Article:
The IRS is investigating allegations that the Miccosukee Tribe used armored vehicles to deliver up to $10 million in cash from its gambling operations to hundreds of Indians four times a year — without anyone reporting the money as taxable income, according to federal court records.
The investigation into the West Miami-Dade tribe has generated a related IRS probe of its former chairman, Billy Cypress. He is suspected of charging at least $3 million on tribe credit cards for personal travel to casinos in Las Vegas, Foxwoods and other glitzy gaming venues between 2003 and 2005, records show.
IRS agents described the civil investigation into the Miccosukee Tribe's unreported distribution of gambling profits to about 650 members as "larger and broader" than the Cypress probe. The quarterly gambling distributions would amount to about $61,000 annually per member, though the IRS court filings did not indicate how long the tribe has made such payments.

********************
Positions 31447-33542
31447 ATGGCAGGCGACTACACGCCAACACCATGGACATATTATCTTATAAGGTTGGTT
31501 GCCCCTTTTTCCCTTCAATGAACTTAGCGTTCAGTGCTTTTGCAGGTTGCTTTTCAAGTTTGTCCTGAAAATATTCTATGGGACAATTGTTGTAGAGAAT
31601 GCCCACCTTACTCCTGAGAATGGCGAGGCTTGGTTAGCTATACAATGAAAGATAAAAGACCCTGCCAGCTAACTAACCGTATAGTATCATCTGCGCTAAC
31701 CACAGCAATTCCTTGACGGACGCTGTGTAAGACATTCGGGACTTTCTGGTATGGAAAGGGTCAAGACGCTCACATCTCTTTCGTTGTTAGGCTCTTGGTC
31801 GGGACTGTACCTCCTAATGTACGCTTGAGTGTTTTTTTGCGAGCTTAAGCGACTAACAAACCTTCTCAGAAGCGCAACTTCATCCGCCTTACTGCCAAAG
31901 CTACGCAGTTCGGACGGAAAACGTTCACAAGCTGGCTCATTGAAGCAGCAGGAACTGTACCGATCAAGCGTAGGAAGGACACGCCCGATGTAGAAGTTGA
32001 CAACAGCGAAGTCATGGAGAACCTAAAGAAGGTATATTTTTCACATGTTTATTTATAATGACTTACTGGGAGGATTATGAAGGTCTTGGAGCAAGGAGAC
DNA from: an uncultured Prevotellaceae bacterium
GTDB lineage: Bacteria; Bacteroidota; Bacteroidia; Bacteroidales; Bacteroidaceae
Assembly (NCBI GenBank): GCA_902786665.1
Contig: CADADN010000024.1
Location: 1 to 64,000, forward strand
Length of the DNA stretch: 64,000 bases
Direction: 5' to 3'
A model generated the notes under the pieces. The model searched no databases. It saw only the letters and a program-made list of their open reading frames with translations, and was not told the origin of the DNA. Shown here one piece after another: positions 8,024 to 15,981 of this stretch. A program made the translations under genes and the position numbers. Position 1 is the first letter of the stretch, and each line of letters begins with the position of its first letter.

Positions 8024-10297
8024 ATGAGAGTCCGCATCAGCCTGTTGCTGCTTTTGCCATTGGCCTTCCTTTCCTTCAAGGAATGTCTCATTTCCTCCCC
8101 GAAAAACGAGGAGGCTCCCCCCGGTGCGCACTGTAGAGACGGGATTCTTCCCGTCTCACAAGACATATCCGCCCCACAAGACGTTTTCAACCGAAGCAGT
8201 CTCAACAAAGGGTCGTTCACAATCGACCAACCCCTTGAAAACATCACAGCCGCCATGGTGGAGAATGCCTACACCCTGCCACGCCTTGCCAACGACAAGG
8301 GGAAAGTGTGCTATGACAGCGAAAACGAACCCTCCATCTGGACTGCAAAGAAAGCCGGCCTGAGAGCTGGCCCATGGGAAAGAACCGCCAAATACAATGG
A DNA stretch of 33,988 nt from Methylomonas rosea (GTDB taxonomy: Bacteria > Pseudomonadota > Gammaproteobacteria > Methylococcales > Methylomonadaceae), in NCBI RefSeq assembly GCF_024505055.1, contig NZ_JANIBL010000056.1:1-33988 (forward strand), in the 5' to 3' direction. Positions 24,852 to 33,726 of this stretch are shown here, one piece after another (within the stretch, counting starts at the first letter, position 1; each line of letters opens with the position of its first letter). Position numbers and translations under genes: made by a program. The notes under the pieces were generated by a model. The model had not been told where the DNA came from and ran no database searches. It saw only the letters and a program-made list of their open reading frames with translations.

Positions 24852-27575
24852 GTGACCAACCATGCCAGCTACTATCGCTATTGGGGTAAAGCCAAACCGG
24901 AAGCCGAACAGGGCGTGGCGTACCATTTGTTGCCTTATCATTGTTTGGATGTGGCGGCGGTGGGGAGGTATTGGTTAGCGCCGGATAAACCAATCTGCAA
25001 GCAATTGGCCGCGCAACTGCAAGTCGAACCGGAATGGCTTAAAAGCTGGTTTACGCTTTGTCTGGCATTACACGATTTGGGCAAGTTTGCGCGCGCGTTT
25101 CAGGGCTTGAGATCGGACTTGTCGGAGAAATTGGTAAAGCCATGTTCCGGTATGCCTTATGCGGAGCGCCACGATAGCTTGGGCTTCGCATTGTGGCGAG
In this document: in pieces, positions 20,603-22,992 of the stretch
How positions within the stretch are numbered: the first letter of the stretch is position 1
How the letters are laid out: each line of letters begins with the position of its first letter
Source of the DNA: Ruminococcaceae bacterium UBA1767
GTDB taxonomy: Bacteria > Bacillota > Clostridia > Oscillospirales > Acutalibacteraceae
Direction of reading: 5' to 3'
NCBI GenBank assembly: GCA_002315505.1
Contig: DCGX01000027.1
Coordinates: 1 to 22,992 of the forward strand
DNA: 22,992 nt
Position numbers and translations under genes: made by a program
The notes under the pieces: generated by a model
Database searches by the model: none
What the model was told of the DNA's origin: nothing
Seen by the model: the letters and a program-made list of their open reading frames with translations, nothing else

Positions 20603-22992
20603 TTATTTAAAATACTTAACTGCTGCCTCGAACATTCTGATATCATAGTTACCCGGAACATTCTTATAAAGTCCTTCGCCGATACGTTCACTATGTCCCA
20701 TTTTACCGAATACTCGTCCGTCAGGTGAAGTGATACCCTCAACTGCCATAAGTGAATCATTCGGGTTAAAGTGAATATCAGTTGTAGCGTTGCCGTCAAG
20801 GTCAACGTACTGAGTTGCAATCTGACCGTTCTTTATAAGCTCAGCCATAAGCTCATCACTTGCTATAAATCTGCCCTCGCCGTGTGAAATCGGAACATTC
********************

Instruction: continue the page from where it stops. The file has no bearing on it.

A source with knowledge of Miccosukee operations told The Miami Herald that every quarter, tribal police used armored SWAT vans and patrol cars to take reams of cash stuffed in plastic bags from the Miccosukee casino near Tamiami Trail to the reservation for distribution to tribe members.
IRS agents who examined the tribe's financial records when they launched the investigation in 2005 concluded that Cypress, who was replaced as the Miccosukee chairman in January, "misappropriated" the tribe's money for his personal use — including making "high-end purchases" — without reporting the income, agents say.
The scope of the tribe's gambling enterprise — a closely guarded secret — surfaced in new court filings in the IRS' quest for Cypress' credit card and other records from Morgan Stanley, the tribe's bank.
Miccosukee attorneys argue that because the tribe is a sovereign nation, it doesn't have to turn over the Morgan Stanley records — an assertion that Justice Department and IRS officials strongly dispute.
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